‘…to­kens equate to bribery’

Sunday Observer - - NEWS -

An em­ployee who de­clined his to­ken, said he could not take the money as it bor­dered along the lines of bribery.

“As a prin­ci­pled per­son, I could not ac­cept this ques­tion­able gift see­ing as I was paid for the work done. I earned my over­time and got my al­lowances, why would I ac­cept more,” he asked.

He stated that the money touched on an in­te­gral part of the or­gan­i­sa­tion which calls for em­ploy­ees to de­cline gifts, yet it turns around and al­legedly bribes its own work­ers.

“Maybe if there was a set for­mula given how they came about to the de­ci­sion that we get the two amounts, maybe my heart would have been at ease,” he said, adding that this would have a domino ef­fect as em­ploy­ees would be sus­cep­ti­ble to ex­pect­ing gifts which are in fact bribes dur­ing the course of their nor­mal du­ties.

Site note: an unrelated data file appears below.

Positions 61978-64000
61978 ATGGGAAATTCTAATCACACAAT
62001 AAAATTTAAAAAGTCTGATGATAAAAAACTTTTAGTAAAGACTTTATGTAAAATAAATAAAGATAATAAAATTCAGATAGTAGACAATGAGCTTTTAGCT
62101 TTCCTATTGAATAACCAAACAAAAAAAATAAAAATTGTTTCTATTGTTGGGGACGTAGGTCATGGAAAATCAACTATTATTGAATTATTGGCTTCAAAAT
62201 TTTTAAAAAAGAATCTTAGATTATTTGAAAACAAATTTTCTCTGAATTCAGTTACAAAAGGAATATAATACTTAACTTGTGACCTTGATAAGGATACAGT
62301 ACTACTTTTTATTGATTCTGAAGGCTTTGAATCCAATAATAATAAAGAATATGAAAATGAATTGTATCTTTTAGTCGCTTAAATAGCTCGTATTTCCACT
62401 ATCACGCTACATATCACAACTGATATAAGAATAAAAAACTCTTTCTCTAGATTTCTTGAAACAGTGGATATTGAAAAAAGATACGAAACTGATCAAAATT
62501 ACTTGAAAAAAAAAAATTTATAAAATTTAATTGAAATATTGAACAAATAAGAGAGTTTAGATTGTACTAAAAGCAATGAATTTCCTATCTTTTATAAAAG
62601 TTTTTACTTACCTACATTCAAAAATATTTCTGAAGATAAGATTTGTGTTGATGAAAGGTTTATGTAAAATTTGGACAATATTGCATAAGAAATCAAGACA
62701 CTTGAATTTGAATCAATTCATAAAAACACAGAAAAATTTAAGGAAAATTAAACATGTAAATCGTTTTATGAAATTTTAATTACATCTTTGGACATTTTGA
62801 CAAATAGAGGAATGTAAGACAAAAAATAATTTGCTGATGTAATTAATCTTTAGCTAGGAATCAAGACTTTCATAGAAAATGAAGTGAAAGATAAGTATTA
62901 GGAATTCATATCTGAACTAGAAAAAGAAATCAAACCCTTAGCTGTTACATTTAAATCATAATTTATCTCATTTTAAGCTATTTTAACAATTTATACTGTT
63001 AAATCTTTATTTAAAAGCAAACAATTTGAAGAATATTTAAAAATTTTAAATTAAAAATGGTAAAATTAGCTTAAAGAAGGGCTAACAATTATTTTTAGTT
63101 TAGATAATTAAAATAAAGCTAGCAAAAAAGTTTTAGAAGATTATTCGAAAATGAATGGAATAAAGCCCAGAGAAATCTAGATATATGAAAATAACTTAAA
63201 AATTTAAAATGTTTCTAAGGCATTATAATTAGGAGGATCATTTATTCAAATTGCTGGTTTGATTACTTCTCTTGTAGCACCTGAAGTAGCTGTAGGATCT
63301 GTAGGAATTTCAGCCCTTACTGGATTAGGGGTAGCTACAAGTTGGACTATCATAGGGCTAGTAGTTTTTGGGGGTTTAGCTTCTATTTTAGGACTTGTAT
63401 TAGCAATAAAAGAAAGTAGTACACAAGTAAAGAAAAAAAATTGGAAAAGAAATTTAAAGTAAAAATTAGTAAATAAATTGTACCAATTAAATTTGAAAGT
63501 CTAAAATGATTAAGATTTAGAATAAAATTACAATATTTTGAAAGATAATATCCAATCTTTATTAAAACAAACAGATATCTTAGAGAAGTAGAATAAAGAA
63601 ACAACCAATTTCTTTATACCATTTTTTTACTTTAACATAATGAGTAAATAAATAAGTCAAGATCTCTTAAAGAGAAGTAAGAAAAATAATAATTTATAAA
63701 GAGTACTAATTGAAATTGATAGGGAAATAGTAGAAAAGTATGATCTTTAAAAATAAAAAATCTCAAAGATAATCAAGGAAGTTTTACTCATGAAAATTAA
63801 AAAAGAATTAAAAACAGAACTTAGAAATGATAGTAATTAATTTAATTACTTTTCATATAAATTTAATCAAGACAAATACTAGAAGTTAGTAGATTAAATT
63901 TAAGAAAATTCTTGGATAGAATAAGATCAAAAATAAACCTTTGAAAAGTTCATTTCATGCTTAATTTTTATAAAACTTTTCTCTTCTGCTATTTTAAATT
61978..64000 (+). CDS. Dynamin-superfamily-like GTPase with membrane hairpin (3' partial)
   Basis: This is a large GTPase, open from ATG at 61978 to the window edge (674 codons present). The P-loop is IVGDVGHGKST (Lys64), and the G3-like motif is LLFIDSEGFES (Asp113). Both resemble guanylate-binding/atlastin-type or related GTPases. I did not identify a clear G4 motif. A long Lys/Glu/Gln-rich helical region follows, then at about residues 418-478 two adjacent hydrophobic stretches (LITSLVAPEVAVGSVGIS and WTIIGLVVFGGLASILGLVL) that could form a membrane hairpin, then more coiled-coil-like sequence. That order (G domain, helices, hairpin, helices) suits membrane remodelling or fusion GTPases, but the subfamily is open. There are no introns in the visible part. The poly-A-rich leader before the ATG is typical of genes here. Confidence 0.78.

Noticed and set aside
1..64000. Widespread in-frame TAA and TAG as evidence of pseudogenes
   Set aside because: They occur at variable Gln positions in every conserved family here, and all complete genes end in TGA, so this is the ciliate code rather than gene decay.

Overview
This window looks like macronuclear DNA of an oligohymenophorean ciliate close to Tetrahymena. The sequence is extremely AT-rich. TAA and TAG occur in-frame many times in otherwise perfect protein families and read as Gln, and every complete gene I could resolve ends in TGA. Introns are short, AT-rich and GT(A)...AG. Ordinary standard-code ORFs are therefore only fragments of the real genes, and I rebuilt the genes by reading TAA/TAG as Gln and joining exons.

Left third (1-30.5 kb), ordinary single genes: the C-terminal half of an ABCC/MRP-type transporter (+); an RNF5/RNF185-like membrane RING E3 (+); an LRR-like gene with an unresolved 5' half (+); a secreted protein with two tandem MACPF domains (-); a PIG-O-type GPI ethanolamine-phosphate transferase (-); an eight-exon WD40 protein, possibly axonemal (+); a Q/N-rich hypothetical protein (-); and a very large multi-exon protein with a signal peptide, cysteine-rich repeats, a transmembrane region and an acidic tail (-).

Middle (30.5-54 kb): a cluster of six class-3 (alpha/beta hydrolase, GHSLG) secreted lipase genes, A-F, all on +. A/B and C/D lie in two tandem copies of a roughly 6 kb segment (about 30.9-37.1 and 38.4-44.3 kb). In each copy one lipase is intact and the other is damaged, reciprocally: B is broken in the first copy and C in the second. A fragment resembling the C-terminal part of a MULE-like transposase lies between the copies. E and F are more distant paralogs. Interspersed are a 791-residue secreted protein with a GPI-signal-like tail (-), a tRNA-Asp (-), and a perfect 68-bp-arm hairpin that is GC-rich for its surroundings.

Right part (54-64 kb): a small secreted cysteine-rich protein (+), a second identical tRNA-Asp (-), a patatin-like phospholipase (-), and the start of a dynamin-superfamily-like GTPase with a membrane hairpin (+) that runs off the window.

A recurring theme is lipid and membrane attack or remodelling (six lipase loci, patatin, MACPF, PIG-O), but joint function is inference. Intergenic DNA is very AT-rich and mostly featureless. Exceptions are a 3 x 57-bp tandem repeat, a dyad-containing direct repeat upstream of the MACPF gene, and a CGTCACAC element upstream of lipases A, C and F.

“How did they come to the amounts? This star­tles me be­cause even bonuses are cal­cu­lated us­ing your pay struc­ture, so how did it come about that we got paid this amount, it doesn’t sit well with me; so no thank you.”

Look­ing at the fact that those who re­turned to work re­ceived less, but uni­form amounts, he said it was bog­gling them as there were no proper for­mula re­vealed on how they came to the amount of to­kens paid.

He said; “This prece­dent is not good for the im­age of the com­pany where worker re­la­tions are con­cerned. Is it meant to dis­cour­age work­ers to go on a pro­tected strike when they try to en­force their rights?”

He said it was fur­ther ill-ad­vised to give such to­kens as they were dis­putable in court.

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